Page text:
MFA and AIMA Submit Letter on Canadian Early Warning Reporting System

July 12, 2013

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Topics: Canada AIMA, MFA, Alternative Investment Management Association, Canadian Early Warning Reporting System, EWR, British Columbia Securities Commission, Alberta Securities Commission, Financial and Consumer Affairs Authority of Saskatchewan, Manitoba Securities Commission, Ontario Securities Commission, Autorite des Marches Financiers, New Brunswick Securities Commission, Superintendent of Securities Prince Edward Island, Nova Scotia Securities Commission, Securities Commission of Newfoundland and Labrador, Superintendent of Securities Yukon Territory, Superintendent of Securities Northwest Territories, Superintendent of Securities Nunavut, United Kingdom, transparency, securities law, Andrew Vollmer, Paul Wolfson, Alternative Monthly Reporting, shareholders, total return swaps, contracts for difference, derivatives, OTC derivatives, eligible institutional investor, institutional investors, board of directors, regulatory regime, capital markets, Ronald Gilson, Jeffrey Gordon, Brian Cheffins, Nickolay Gantchev, Chotibhak Jotikasthira, activist hedge fund, Hedge Funds Review, Canadian Coalition for Good Governance, National Bureau of Economic Research, corporate governance, remuneration, return on assets, performance, Kimber Report, investor reporting, reporting, non-objecting beneficial owners, beneficial owners, TSX, TSX Venture Exchange, System for Electronic Document Analysis and Retrieval, SEDAR, System for Insider Data on Insiders, SEDI, Yahoo!Finance, Stockhouse, Seeking Alpha, Reuters, StockCharts, Google Finance, Morningstar, Australia, Securities and Exchange Commission, SEC, disclosure and transparency rules, voting shares, equity securities, Financial Conduct Authority, FCA, London Stock Exchange, Issuer, Counterparty, relevant interests, Australian Securities and Investments Commission, ASIC, qualified investors, banks, broker-dealer, investment company, Bank of Canada, hedge funds, New York Stock Exchange, Australian Stock Exchange, liquidity, TMX Group Limited, Canada Pension Plan Investment Board, Ontario Teachers' Pension Plan, OMERS Administration Corporation, British Columbia Investment Management Corporation, The Caisse de depot et placement du Quebec, Alberta Investment Management Corporation, Ward Phillips & Vineberg LLP, confidentiality, cost-benefit analysis, disclosures, hedging, TELUS Corporation,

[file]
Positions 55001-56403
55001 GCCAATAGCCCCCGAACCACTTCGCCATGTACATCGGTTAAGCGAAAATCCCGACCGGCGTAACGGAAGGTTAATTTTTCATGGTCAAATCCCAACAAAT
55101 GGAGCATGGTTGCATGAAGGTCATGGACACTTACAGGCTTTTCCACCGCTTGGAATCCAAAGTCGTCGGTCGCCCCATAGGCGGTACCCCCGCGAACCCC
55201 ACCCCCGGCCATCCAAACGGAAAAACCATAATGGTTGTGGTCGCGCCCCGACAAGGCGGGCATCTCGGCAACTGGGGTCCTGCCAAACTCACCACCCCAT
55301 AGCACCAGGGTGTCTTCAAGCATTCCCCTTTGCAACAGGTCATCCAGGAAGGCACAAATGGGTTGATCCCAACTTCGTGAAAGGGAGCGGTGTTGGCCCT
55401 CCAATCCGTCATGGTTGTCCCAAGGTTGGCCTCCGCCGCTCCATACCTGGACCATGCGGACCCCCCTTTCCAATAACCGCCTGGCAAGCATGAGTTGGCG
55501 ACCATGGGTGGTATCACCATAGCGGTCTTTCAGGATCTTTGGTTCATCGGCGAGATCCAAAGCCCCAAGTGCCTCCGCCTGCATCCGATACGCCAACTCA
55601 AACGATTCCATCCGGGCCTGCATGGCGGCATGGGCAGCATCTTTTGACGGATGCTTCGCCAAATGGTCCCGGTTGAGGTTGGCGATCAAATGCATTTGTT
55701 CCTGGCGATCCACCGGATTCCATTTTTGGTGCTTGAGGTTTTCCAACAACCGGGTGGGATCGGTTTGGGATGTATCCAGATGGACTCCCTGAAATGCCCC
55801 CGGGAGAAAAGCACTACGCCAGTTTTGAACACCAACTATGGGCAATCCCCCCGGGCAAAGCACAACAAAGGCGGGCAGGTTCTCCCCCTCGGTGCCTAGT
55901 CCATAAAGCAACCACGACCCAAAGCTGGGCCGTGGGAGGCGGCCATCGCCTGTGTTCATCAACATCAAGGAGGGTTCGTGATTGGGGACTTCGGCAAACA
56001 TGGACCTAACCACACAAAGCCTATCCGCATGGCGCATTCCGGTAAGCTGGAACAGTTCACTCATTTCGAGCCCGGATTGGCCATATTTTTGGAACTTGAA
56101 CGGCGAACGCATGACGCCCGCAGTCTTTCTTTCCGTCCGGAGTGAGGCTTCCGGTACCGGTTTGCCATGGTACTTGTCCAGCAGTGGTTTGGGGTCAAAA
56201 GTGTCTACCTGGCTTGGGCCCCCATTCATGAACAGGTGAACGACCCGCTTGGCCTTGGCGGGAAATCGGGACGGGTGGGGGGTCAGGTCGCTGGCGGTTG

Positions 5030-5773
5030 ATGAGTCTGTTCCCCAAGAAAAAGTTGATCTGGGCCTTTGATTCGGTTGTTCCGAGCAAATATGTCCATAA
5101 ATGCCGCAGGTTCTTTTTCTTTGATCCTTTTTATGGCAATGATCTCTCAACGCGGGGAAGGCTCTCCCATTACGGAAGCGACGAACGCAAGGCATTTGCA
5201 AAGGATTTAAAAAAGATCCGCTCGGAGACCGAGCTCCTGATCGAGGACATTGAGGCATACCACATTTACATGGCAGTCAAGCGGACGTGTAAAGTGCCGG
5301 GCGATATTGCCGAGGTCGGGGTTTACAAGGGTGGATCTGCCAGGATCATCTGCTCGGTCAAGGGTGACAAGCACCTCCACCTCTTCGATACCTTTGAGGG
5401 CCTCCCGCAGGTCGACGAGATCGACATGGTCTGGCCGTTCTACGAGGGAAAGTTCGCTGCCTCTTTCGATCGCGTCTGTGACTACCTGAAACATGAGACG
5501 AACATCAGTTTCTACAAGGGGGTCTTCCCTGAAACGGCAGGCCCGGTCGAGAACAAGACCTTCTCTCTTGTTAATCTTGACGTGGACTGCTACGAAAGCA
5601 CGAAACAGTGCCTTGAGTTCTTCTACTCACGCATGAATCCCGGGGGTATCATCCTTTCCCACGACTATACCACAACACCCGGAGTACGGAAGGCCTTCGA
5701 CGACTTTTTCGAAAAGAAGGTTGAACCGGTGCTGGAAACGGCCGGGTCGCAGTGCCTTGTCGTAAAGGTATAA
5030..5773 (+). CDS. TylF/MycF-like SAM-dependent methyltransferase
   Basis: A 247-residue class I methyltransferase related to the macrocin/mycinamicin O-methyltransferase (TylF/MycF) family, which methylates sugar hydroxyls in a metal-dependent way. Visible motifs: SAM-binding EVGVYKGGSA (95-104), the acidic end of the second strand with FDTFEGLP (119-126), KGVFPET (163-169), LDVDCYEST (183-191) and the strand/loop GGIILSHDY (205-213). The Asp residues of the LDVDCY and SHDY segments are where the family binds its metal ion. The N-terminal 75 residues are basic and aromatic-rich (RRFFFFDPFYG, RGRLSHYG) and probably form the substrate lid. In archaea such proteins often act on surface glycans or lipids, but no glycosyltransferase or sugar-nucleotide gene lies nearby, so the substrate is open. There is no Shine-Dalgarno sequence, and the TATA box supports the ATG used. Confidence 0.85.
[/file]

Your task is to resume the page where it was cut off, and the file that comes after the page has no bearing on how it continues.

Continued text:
From: MFA, Stuart Kaswell; AIMA, Jiří Król


British Columbia Securities Commission; Alberta Securities Commission; Financial and Consumer Affairs Authority of Saskatchewan; Manitoba Securities Commission; Ontario Securities Commission; Autorité des marchés financiers; New Brunswick Securities Commission; Superintendent of Securities, Prince Edward Island; Nova Scotia Securities Commission; Securities Commission of Newfoundland and Labrador; Superintend ent of Securities, Yukon Territory; Superintendent of Securities, Northwest Territories; Superintendent of Securities, Nunavut
Anne - Marie Beaudoin, Autorité des marchés financiers; Ontario Securities Commission

MFA and AIMA submitted a letter to Canadian regulators in response to proposed amendments to Canada’s Early Warning System and Related Take-Over Bid and Insider Reporting Issues.  In the letter, MFA and AIMA discuss empirical evidence which suggests that lowering the reporting threshold from 10% to 5%, requiring increased disclosure, and expanding the triggers for disqualification under the Alternative Monthly Reporting (“AMR”) system, will reduce the market-based incentives for active shareholder engagement, thereby chilling the market for engaged investing and making it less likely that such activity will occur at an efficient level of frequency and intensity. Without that level of activity, stakeholders will no longer benefit from the value creation that results from engaged investing.